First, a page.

This video was produced by María Teresa Alzuru. Born in Caracas, Venezuela, Maria grew up in the southern United States. She received her B.A. in Political Science from Columbia University and is currently pursuing an M.A. in International Affairs with a concentration in Media and Culture at The New School in New York.
In this documentary project I wanted to talk with immigrant women from different parts of the world about how they grapple with their identity as a result of living among two or three cultures.
My own immigrant story began when I was five years old, on a day I can’t remember, when my parents told me we were moving from Caracas to the U.S. I was too young to be traumatized, but my twelve year-old brother thought the world was ending.
On February 22, 1988 in Caracas my parents took me from the hospital where I was born to the apartment building my father’s father built. It was fully inhabited by members of my extended family. Across the hall from us lived our cousins. One floor above were another set of cousins, the youngest of which was my exact age. A couple of years later I could be seen running around in a typical Venezuelan preschool uniform of red polo shirt and denim overalls.
The staples of my diet included arepas, empanadas, cachitos, milanesa, plátanos, and arroz con caraotas. I spoke Spanish and took English lessons from a private tutor with my siblings and the across-the-hall cousins. Every Sunday afternoon, I played in my grandparents’ backyard with the cousins from my mom’s side of the family.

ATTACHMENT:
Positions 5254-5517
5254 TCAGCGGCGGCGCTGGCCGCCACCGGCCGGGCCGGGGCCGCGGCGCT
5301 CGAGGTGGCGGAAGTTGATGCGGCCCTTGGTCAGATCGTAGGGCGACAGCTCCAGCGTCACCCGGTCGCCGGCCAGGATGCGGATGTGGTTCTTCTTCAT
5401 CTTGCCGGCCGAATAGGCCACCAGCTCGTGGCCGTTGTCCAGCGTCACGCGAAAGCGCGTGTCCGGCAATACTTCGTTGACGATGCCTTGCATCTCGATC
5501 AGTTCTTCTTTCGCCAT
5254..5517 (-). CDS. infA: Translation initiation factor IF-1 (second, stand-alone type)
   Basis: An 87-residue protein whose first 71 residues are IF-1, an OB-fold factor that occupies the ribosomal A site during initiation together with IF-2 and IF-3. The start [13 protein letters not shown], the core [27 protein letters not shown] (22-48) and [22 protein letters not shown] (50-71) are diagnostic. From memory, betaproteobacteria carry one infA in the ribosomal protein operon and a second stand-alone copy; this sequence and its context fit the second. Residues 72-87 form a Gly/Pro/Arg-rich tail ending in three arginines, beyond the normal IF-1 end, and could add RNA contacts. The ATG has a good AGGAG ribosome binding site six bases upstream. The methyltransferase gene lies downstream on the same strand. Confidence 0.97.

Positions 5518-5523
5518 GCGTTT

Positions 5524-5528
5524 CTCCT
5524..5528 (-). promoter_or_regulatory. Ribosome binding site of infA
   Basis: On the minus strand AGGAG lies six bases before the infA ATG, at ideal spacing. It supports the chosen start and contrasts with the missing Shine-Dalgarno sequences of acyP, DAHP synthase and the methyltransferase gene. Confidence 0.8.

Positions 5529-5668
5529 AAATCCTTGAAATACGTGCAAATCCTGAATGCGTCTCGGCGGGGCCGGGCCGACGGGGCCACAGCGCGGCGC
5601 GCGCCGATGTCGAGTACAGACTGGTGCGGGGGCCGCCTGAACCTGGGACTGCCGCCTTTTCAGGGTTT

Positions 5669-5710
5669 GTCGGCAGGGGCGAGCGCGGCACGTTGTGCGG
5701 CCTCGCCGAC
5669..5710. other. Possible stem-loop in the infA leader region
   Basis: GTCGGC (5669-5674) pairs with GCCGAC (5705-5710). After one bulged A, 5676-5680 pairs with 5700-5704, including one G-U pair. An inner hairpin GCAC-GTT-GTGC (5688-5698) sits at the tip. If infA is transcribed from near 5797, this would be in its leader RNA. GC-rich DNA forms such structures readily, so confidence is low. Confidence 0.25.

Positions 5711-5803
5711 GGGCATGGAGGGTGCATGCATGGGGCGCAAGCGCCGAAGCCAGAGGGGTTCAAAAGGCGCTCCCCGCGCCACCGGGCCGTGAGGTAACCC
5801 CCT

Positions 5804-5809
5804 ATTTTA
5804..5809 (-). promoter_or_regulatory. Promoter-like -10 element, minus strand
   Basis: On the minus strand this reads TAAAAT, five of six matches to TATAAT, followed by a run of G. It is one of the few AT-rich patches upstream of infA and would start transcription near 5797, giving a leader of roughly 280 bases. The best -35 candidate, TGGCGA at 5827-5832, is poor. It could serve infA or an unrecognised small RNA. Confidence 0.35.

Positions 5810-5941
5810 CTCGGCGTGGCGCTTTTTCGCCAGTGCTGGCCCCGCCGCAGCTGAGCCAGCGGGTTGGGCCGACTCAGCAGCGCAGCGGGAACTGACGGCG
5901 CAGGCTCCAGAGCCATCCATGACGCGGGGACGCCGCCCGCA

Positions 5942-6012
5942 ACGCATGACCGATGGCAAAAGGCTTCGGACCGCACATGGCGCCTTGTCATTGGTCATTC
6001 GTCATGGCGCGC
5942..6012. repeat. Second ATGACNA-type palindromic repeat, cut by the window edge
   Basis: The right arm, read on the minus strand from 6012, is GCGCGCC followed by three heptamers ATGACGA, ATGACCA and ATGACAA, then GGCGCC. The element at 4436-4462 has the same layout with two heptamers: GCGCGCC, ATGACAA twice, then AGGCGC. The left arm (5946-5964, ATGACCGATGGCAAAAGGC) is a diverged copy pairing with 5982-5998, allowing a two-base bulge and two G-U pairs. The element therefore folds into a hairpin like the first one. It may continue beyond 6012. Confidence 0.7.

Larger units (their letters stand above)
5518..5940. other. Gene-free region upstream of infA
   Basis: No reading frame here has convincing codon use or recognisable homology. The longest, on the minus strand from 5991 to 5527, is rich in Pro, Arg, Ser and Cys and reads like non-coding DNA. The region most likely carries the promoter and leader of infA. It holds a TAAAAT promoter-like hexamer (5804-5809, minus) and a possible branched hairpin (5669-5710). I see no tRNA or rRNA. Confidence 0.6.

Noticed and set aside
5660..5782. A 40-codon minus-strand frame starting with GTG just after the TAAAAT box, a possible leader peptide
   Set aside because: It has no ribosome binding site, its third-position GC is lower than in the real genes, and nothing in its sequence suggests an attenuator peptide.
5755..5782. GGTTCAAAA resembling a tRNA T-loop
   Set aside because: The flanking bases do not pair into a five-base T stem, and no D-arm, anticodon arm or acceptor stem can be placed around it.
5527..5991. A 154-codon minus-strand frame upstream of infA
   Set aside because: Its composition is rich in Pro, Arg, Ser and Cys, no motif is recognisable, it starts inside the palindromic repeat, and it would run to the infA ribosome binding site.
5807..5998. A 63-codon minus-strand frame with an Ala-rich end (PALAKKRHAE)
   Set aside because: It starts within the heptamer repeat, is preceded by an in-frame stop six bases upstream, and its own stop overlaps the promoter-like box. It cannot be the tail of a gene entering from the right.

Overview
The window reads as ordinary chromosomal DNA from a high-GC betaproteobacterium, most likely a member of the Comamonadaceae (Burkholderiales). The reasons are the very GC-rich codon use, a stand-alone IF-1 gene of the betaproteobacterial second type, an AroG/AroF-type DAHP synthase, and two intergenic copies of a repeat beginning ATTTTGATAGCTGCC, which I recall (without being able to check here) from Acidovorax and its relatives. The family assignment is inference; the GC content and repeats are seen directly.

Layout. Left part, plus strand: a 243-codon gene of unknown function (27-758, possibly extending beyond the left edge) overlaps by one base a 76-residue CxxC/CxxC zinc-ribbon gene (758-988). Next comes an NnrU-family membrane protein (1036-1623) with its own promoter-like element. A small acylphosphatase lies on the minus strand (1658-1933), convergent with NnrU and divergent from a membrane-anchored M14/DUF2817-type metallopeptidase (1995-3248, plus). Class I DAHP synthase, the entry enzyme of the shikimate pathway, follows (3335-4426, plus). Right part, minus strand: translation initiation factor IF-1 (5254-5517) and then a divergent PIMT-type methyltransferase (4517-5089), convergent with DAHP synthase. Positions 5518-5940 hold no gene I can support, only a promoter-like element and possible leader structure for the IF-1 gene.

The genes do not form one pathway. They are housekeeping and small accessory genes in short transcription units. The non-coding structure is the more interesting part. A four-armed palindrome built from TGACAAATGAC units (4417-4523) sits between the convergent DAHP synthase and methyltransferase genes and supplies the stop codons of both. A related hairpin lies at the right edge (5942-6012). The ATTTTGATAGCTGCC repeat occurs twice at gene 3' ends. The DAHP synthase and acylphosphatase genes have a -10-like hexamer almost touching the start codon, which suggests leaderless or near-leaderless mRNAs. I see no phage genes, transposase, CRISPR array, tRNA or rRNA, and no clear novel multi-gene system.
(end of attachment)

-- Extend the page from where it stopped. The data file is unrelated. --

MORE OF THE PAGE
On November 7, 1993, my family and I arrived in the United States, expecting to stay two years while my mom got her Master’s degree. We have been living here ever since.
There were a million things to learn but English happened in the blink of an eye. It entered my system and never left. By the time I got to high school, I was speaking English almost all the time and taking Spanish classes. Most of my friends were Americans and the most they knew about Venezuela was that I was from there. I didn’t wear a uniform to school and my staple foods included Hamburger Helper and mac ‘n’ cheese. The only family I saw was my grandparents who tried to visit once a year and whatever aunts and uncles could afford to make the trip from Venezuela to the U.S.
Somewhere along the way I developed an identity crisis. Thanks to my light skin, all my peers considered me to be “white” and said to me, “you’re Hispanic, but you’re not really Hispanic.” To which I thought ‘what exactly am I then?’
It wasn’t until high school, when the Hispanic population in Athens, Georgia began to grow and diversify, that I started to identify with my Venezuelan heritage. With my new Hispanic friends I learned how to dance salsa and merengue and found I could actually talk about my cultural traditions in a way they understood perfectly. A new life began where I felt a deep connection to my native Venezuela.
Today I still feel that strong connection and I am more certain of my identity.
In the future, I hope to make more short documentaries with the women in this video on themes such as the first day of school in the United States and how they answer the question, “where are you from?” Being multicultural is a reality for me and the women in this video and it will never cease to be a part of us. My hope is to tease out what that means in some small way.